Toronto City Council has voted to take the provincial government to court over Bill 184.

Tenant advocates say the bill will make it easier for landlords to obtain evictions once the COVID-19 crisis eases, leading to mass evictions which will harm the city’s most vulnerable residents.

The bill, also known as the Protecting Tenants and Strengthening Community Housing Act, allows the Landlord and Tenant Board to order up to 12 months’ rent in compensation for eviction notices issued in bad faith, or where the landlord does not allow the tenant to move back in after renovations or repairs.

Renters and activists have been protesting and petitioning this bill since it was first proposed months ago.

Trudeau to testify Thursday on WE Charity controversy

TERESA WRIGHT, THE CANADIAN PRESS | posted Thursday, Jul 30th, 2020

Justin Trudeau will be in the hot seat Thursday for a rare prime ministerial appearance at a House of Commons committee, facing questions about his role in the simmering controversy involving the WE organization.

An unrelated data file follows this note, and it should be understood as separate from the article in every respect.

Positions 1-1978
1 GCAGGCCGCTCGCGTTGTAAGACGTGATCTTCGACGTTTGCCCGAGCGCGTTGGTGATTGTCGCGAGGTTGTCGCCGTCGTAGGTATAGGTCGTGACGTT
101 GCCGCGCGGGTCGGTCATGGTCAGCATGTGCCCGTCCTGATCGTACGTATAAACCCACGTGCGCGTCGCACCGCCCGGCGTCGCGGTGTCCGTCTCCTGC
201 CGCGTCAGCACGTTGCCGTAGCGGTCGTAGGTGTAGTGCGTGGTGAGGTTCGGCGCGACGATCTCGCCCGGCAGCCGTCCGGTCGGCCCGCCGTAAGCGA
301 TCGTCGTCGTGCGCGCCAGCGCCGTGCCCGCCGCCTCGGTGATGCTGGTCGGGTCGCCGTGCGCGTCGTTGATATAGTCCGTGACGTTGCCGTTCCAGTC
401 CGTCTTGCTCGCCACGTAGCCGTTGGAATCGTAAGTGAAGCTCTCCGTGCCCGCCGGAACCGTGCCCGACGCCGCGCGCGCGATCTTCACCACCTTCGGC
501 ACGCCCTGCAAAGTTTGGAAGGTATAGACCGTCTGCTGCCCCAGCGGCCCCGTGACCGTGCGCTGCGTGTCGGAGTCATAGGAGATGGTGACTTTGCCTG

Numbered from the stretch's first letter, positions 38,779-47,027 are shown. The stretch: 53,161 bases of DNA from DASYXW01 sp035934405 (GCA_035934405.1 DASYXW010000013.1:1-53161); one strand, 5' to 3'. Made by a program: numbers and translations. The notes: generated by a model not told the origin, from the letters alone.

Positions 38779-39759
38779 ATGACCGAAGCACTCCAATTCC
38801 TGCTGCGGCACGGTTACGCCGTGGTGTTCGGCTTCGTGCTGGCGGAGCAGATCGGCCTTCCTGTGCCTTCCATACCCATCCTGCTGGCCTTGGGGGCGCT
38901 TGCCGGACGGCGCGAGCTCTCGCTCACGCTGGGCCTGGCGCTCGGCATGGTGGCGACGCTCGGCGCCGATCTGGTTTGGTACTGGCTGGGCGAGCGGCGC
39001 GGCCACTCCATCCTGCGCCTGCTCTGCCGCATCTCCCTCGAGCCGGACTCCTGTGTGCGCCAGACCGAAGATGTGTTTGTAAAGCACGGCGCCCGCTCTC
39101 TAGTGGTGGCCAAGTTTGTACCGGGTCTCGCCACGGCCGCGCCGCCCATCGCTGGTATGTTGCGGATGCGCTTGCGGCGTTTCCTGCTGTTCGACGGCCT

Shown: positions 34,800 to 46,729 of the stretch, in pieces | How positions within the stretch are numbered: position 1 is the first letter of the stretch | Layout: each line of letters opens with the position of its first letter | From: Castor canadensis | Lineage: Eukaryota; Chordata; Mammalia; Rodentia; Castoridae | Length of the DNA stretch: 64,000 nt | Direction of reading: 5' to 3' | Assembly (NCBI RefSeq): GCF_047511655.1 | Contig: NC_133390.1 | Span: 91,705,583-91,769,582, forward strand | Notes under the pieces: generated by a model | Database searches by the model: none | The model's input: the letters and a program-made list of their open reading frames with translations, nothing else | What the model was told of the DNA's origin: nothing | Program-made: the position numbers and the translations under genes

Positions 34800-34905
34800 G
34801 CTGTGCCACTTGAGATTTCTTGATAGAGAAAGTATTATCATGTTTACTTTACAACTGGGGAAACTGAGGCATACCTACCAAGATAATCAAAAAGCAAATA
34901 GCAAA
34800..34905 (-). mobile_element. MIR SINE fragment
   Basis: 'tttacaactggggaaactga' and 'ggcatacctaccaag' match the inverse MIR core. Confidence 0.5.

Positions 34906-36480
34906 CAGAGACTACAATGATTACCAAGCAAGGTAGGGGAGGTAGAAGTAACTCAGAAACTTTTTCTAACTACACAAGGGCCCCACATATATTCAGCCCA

MPs on the finance committee will grill Trudeau about the events that led to his Liberal cabinet asking the WE Charity to oversee a $912-million program that provides grants to students and graduates for volunteering.

Trudeau’s chief of staff Katie Telford was also scheduled to testify today.

Conservative MP Pierre Poilievre warned that if the prime minister doesn’t fully answer questions from opposition MPs about his own and his family’s ties to the WE organization, they will call him back again.

“We want the truth, the whole truth and nothing but the truth,” Poilievre told reporters in Ottawa Wednesday.

The Conservatives say many of their questions for Trudeau will revolve around hundreds of thousands of dollars in speaking fees paid to members of his family for appearing at WE events, along with related expenses.

WE had previously confirmed that Trudeau’s mother, Margaret Trudeau, was paid about $250,000 for 28 speaking appearances at WE-related events between 2016 and 2020 and his brother Alexandre has been paid $32,000 for eight events.

WE co-founders Craig and Marc Kielburger testified Tuesday that Trudeau’s wife Sophie Gregoire Trudeau has participated in seven WE Days and received an average of $3,618 for each event, to cover her expenses. That works out to $25,326 in total.